43. Charalambous, P.; O’Toole, S.; Austin, R.; Bartlett, D. The threshold of an intra oral scanner to measure lesion depth on natural unpolished teeth. Dent. Mater. 2022, 38, 1354–1361. [Google Scholar] [CrossRef] [PubMed]
  44. Koletsi, D.; Iliadi, A.; Eliades, T.; Eliades, G. In Vitro Simulation and In Vivo Assessment of Tooth Wear: A Meta-Analysis of In Vitro and Clinical Research. Materials 2019, 12, 3575. [Google Scholar] [CrossRef] [PubMed] [Green Version]
  45. Wulfman, C.; Koenig, V.; Mainjot, A.K. Wear measurement of dental tissues and materials in clinical studies: A systematic review. Dent. Mater. 2018, 34, 825–850. [Google Scholar] [CrossRef] [PubMed]
  46. Elmaria, A.; Goldstein, G.; Vijayaraghavan, T.; Legeros, R.Z.; Hittelman, E.L. An evaluation of wear when enamel is opposed by various ceramic materials and gold. J. Prosthet. Dent. 2006, 96, 345–353. [Google Scholar] [CrossRef] [PubMed]
  47. D’Arcangelo, C.; Vanini, L.; Rondoni, G.D.; Vadini, M.; De Angelis, F. Wear Evaluation of Prosthetic Materials Opposing Themselves. Oper. Dent. 2018, 43, 38–50. [Google Scholar] [CrossRef] [Green Version]
  48. Ang, Y.; Razali, M.; Yahaya, N. Tooth Mobility Reproduction in Dental Material Research: A Scoping Review. Open Dent. J. 2020, 14, 465–473. [Google Scholar] [CrossRef]
  49. Re, D.; De Angelis, F.; Augusti, G.; Augusti, D.; Caputi, S.; D’Amario, M.; D’Arcangelo, C. Mechanical Properties of Elastomeric Impression Materials: An In Vitro Comparison. Int. J. Dent. 2015, 2015, 428286. [Google Scholar] [CrossRef] [Green Version]
  50. Rosentritt, M.; Behr, M.; Scharnagl, P.; Handel, G.; Kolbeck, C. Influence of Resilient Support of Abutment Teeth on Fracture Resistance of All-Ceramic Fixed Partial Dentures: An In Vitro Study. Int. J. Prosthodont. 2011, 24, 465–468. [Google Scholar]
  51. Al zahrani, F.; Richards, L. Micro-CT evaluation of a novel periodontal ligament simulation technique for dental experimental models. Arch. Orofac. Sci. 2018, 13, 93–103. [Google Scholar]
  52. Heintze, S.D.; Monreal, D.; Reinhardt, M.; Eser, A.; Peschke, A.; Reinshagen, J.; Rousson, V. Fatigue resistance of all-ceramic fixed partial dentures-Fatigue tests and finite element analysis. Dent. Mater. 2018, 34, 494–507. [Google Scholar] [CrossRef]
  53. Winkler, S.; Morris, H.F.; Spray, J.R. Stability of implants and natural teeth as determined by the Periotest over 60 months of function. J. Oral. Implant. 2001, 27, 198–203. [Google Scholar] [CrossRef]
  54. Kulkarni, V.; Duruel, O.; Ataman-Duruel, E.T.; Tözüm, M.D.; Nares, S.; Tözüm, T.F. In-depth morphological evaluation of tooth anatomic lengths with root canal configurations using cone beam computed tomography in North American population. J. Appl. Oral. Sci. 2020, 28, e20190103. [Google Scholar] [CrossRef] [PubMed] [Green Version]
  55. Chun, K.; Choi, H.; Lee, J. Comparison of mechanical property and role between enamel and dentin in the human teeth. J. Dent. Biomech. 2014, 5, 1758736014520809. [Google Scholar] [CrossRef] [PubMed]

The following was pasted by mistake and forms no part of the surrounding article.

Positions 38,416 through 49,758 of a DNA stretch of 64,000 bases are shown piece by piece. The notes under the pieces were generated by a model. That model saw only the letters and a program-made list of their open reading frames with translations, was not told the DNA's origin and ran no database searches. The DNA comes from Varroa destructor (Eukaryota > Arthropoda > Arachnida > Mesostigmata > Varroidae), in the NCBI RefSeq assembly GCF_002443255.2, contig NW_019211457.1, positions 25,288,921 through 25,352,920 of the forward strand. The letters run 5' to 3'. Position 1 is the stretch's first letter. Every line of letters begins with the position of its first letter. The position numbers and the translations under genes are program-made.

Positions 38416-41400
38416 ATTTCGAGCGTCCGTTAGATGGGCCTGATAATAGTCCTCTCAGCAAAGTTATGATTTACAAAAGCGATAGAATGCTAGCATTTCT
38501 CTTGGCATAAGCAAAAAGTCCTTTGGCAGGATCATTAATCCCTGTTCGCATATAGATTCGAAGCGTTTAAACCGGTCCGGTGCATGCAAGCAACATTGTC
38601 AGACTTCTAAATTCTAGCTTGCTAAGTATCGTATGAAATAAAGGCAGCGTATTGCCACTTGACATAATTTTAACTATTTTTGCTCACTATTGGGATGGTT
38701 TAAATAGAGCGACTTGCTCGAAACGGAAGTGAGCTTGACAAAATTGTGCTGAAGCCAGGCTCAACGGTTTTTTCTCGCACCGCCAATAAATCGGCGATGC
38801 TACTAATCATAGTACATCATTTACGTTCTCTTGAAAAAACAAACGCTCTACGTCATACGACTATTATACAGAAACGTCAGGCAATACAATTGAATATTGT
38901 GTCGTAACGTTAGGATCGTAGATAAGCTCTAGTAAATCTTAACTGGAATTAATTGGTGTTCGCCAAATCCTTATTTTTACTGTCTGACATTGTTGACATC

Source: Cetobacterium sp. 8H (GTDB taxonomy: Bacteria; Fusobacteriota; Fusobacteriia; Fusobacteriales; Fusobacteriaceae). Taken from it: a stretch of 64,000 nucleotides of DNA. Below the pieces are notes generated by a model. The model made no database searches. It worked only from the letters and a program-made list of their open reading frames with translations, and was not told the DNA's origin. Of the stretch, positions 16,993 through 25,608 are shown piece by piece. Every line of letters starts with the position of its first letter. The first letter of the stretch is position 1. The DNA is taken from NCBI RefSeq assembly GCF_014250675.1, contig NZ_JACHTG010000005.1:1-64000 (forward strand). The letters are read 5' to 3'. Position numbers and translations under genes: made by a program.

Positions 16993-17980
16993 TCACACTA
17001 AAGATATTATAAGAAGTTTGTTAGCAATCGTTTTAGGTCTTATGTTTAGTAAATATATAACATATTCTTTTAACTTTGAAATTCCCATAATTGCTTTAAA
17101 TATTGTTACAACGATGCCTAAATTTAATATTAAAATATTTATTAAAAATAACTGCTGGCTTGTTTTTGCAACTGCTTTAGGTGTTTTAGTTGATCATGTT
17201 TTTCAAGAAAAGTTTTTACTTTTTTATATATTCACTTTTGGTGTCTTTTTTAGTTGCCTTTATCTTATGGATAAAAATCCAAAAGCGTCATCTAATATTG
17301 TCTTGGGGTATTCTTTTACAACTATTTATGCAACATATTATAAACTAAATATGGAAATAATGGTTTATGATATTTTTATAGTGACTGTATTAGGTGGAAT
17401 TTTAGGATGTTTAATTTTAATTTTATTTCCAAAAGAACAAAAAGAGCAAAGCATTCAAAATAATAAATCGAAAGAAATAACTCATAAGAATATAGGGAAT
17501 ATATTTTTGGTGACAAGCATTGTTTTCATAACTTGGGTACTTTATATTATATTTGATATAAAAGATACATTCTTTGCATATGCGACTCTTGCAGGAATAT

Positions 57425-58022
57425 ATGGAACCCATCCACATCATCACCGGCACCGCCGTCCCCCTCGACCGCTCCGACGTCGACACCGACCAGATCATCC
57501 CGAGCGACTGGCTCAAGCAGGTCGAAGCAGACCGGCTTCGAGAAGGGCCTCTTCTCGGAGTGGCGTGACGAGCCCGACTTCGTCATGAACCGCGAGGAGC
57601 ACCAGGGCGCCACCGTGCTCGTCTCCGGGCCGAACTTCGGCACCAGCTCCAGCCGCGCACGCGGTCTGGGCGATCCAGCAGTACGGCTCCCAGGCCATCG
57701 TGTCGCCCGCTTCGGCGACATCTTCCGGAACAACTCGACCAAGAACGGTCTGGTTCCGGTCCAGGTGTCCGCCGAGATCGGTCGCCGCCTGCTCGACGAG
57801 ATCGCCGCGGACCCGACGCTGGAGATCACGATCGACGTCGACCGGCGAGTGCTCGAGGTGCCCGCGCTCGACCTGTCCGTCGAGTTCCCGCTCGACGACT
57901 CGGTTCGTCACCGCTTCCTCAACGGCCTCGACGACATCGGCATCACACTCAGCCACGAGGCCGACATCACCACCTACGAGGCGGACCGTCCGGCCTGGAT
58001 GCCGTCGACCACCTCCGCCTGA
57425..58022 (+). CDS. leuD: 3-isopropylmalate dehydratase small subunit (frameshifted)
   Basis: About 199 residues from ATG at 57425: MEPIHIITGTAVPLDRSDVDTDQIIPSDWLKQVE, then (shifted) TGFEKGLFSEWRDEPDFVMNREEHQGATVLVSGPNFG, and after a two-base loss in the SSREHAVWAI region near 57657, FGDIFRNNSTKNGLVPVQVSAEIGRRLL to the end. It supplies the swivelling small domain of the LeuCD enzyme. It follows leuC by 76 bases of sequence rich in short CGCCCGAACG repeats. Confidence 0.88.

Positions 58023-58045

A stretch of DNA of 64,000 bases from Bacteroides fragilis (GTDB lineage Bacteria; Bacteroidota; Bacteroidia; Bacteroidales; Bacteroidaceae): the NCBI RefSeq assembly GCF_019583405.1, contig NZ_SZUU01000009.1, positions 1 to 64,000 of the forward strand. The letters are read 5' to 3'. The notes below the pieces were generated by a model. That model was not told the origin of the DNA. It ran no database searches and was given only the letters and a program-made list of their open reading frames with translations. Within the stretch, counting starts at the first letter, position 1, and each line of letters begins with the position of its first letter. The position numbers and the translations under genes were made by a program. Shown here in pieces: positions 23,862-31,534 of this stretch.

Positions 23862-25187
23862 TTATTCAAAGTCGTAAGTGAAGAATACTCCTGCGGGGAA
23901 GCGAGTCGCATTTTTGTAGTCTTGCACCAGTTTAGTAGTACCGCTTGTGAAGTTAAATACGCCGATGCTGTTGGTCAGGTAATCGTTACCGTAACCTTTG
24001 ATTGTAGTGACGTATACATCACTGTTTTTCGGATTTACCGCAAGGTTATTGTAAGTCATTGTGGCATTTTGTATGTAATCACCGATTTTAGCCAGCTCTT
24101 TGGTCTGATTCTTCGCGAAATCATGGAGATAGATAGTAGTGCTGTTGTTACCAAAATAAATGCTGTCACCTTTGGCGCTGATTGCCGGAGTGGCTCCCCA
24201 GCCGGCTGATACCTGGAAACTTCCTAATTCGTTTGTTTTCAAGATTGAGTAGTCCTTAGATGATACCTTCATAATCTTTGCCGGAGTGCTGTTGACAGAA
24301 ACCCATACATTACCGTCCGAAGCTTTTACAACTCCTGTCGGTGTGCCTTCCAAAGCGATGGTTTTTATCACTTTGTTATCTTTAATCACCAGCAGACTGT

56. Andrejovská, J.; Petruš, O.; Medveď, D.; Vojtko, M.; Riznič, M.; Kizek, P.; Dusza, J. Hardness and indentation modulus of human enamel and dentin. Surf. Interface Anal. 2023, 55, 270–278. [Google Scholar] [CrossRef]
  57. Heintze, S.D. How to qualify and validate wear simulation devices and methods. Dent. Mater. 2006, 22, 712–734. [Google Scholar] [CrossRef] [PubMed]
  58. Saiki, O.; Koizumi, H.; Akazawa, N.; Kodaira, A.; Okamura, K.; Matsumura, H. Wear characteristics of polished and glazed lithium disilicate ceramics opposed to three ceramic materials. J. Oral. Sci. 2016, 58, 117–123. [Google Scholar] [CrossRef]
  59. Wiedenmann, F.; Böhm, D.; Eichberger, M.; Edelhoff, D.; Stawarczyk, B. Influence of different surface treatments on two-body wear and fracture load of monolithic CAD/CAM ceramics. Clin. Oral. Investig. 2020, 24, 3049–3060. [Google Scholar] [CrossRef]
  60. Rosentritt, M.; Schneider-Feyrer, S.; Behr, M.; Preis, V. In Vitro Shock Absorption Tests on Implant-Supported Crowns: Influence of Crown Materials and Luting Agents. Int. J. Oral. Maxillofac. Implant. 2018, 33, 116–122. [Google Scholar] [CrossRef] [Green Version]
  61. Ramos, N.d.C.; Augusto, M.G.; Alves, L.M.M.; Kleverlaan, C.J.; Piva, A.M.d.O.D. Wear of dental ceramics. Braz. Dent. Sci. 2023, 26, e3638. [Google Scholar] [CrossRef]
  62. Lambrechts, P.; Debels, E.; Van Landuyt, K.; Peumans, M.; Van Meerbeek, B. How to simulate wear? Overview of existing methods. Dent. Mater. 2006, 22, 693–701. [Google Scholar] [CrossRef]
  63. Stober, T.; Lutz, T.; Gilde, H.; Rammelsberg, P. Wear of resin denture teeth by two-body contact. Dent. Mater. 2006, 22, 243–249. [Google Scholar] [CrossRef]
  64. Oh, W.S.; Delong, R.; Anusavice, K.J. Factors affecting enamel and ceramic wear: A literature review. J. Prosthet. Dent. 2002, 87, 451–459. [Google Scholar] [CrossRef]